Local government is an umbrella term that covers a variety of entities. These entities include jails, courts, police departments, local Social Security offices, social services, public transportation offices, schools, fire and police departments, local utilities/services and more. Local government agencies are what keep states, cities, towns and municipalities running.

This makes them a potential target for cyberattacks. Depending on the agency, it is very likely they will have a lot of Personally-Identifiable Information (PII) stored on their electronic systems. If PII is getting into the wrong hands, it can create the very real potential for identity theft. In order to protect local government assets and local citizens, agencies should always be improving their security.

The following checklist covers several important items for local government security awareness.

The Checklist

1. Determine Rules and Regulations Specific to Your Agency

Government agencies are subject to various rules, regulations and policies. The federal government has implemented rules related to cybersecurity and the ways various types of information should be handled. This includes such information as PII, HIPAA data and so forth.

One of the first things a local government agency should do is determine what types of potentially sensitive information they process and store. They can then determine which regulations they are required to follow and begin the process of implementing the proper processes to ensure that they are compliant.

2. Assess Threats Related to Your Particular Agency

There are multiple agencies that gather threat intelligence. Threat intelligence is used to determine what type of cyberweapons are used to complete cyberattacks. There have been viruses created just to target power grid controllers as well as systems that manage local utilities. Threat intelligence can also help to determine who the potential bad actors are. Having this data is useful in performing a threat assessment.

3. Perform a Threat Assessment

Whether performed by an external group or the internal cybersecurity team, a threat assessment helps to determine vulnerabilities, identify and assess potential threats and help to determine countermeasures.

4. Instill Good Cyber-Hygiene Practices

Government agencies are prone to having limited budgets, meaning they may not be capable of always having the latest and greatest. Even with a limited budget, it is still possible to practice good cyber-hygiene. This includes such precautions as:

  • Enforcing strong passwords
  • Keeping systems properly patched
  • Enforcing least privilege
  • Using up-to-date virus scanning protection

5. Ensure Access to PII or Other Sensitive Data Is Restricted

It is important to protect sensitive information. The practice is actually mandated by both federal and local government laws. Only employees with a need to access sensitive should be allowed to access sensitive data. This could be implemented and enforced by using a role-based system when creating accounts. It is also important to audit when and how this information is gathered.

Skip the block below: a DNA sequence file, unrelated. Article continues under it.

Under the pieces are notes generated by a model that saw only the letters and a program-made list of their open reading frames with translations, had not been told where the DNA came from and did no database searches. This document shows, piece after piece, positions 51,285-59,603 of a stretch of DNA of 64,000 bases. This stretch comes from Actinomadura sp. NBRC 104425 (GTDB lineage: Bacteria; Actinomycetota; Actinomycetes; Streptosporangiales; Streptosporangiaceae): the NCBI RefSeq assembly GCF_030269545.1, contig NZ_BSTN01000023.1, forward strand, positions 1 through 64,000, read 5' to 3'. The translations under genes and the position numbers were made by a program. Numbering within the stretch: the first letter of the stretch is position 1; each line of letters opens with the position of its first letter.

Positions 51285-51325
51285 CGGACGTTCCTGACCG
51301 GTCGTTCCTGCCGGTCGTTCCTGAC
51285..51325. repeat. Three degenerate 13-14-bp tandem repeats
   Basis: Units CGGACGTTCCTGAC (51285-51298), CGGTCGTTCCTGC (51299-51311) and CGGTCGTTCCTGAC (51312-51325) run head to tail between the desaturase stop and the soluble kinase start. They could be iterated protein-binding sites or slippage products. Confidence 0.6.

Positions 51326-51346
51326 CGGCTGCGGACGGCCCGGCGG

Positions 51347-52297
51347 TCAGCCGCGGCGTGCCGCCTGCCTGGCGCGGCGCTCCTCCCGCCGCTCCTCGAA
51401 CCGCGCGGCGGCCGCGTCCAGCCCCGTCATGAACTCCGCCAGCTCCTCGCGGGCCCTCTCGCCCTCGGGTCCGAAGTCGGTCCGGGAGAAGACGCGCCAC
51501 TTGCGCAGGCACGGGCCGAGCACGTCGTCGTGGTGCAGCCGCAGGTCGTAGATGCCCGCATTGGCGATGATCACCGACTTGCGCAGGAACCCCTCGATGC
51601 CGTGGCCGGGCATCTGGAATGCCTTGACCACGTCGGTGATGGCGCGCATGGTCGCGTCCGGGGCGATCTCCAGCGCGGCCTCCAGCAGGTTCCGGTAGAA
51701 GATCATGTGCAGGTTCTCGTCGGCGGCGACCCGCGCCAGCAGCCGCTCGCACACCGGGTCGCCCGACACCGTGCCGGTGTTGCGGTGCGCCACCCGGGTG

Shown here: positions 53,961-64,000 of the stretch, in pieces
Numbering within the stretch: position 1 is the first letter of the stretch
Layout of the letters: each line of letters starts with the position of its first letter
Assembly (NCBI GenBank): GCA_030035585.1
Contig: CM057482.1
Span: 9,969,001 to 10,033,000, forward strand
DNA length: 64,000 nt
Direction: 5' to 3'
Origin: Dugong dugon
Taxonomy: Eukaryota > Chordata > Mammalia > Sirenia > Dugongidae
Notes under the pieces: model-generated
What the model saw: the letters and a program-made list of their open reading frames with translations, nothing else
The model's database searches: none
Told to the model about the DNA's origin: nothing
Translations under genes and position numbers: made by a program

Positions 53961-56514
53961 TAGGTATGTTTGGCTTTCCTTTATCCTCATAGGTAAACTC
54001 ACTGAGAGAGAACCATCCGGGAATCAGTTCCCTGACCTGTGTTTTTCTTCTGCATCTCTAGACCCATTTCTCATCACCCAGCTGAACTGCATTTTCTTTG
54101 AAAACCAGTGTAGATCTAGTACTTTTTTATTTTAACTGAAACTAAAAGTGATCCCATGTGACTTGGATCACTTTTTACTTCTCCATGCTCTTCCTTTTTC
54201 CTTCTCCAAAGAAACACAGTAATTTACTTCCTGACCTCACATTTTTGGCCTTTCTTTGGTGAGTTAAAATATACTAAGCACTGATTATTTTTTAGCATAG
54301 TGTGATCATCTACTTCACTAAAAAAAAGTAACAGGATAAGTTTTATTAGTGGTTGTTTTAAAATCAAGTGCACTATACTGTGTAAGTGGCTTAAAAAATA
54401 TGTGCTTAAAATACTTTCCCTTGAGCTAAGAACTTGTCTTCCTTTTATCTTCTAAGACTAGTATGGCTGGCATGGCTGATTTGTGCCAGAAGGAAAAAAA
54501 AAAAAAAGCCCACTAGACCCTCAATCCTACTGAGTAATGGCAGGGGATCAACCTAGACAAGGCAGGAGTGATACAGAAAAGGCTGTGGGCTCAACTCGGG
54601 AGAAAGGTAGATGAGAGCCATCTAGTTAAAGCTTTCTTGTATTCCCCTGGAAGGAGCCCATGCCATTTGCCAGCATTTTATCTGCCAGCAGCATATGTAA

6. Have Detailed Disaster and Recovery and/or Incident Response Procedures

Bad things happen. It’s important to not only be prepared, but to have a detailed plan on how to recover when it does.

7. Review Current Policies and Procedures At Least Yearly

Threats, vulnerabilities and cyberattack capabilities are always changing. It is important to make sure your policies and procedures are still relevant.

8. Implement Physical Security Controls to Limit Access to Important Assets

Preventing cyberattacks does not just mean implementing technical controls, but physical ones as well. While performing your threat assessment, any potential vulnerabilities in physical security can be identified. This provides the opportunity to implement better physical countermeasures.

Even with the best technical controls implemented on a system, if anyone is allowed physical access to the systems, it can negate any protection and render the system and the information it stores completely vulnerable.

9. Implement and Enforce Employee Cybersecurity Training

People are sometimes considered the weakest link, but it doesn’t have to be the case. Having strong technical controls is helpful, but it is important to train employees on good habits.

10.  Repeat

Do all of the above items again. The cybersecurity threat landscape is always changing, so you will find yourself running checks and making updates over and over again. This may seem tedious or unreasonable, but it’s part of the practice of vigilance. Your employees and fellow citizens will thank you.

Conclusion

Local governments are responsible for the development and enforcement of policies and rules for the municipalities in which they reside. They also provide services to each and every resident within their communities. This means they potentially have access to sensitive and personal information on each and every one of their residents. It also means they could be responsible for such necessities as electricity, water, trash pickup and more.

It is important that they protect both the sensitive information to which they could have access and also keep these municipalities operating smoothly. Ensuring they have strong cybersecurity safeguards in place is a must.

This checklist is just a start. It’s important that these agencies keep up to date with current trends and attacks in cyberspace and work to protect themselves accordingly.